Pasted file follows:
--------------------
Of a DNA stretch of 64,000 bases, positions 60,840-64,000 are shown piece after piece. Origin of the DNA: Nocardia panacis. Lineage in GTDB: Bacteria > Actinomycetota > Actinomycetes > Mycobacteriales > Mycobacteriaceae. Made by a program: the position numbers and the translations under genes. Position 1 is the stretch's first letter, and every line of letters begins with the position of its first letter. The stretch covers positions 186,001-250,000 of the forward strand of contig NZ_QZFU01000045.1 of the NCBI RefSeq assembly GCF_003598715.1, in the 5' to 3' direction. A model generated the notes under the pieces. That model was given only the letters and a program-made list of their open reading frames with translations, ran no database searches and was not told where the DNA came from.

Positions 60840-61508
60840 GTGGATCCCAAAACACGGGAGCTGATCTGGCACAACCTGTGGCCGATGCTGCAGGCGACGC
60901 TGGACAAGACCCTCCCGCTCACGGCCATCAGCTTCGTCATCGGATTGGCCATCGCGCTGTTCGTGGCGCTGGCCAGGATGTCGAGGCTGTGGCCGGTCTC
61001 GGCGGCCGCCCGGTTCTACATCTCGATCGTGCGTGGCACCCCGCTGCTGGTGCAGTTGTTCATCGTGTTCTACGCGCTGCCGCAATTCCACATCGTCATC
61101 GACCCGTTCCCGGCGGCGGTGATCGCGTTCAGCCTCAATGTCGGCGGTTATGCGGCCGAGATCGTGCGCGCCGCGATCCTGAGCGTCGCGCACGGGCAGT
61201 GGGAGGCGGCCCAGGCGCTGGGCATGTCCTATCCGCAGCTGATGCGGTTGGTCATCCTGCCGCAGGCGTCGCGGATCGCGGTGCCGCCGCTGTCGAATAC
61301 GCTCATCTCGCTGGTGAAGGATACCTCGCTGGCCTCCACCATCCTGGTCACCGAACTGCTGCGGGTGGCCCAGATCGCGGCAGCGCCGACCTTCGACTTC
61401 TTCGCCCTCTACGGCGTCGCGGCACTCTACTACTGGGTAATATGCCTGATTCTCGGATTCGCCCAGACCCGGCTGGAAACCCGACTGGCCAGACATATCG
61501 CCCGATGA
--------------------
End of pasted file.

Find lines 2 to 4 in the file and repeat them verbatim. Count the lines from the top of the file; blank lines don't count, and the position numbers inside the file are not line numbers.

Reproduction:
Positions 60840-61508
60840 GTGGATCCCAAAACACGGGAGCTGATCTGGCACAACCTGTGGCCGATGCTGCAGGCGACGC
60901 TGGACAAGACCCTCCCGCTCACGGCCATCAGCTTCGTCATCGGATTGGCCATCGCGCTGTTCGTGGCGCTGGCCAGGATGTCGAGGCTGTGGCCGGTCTC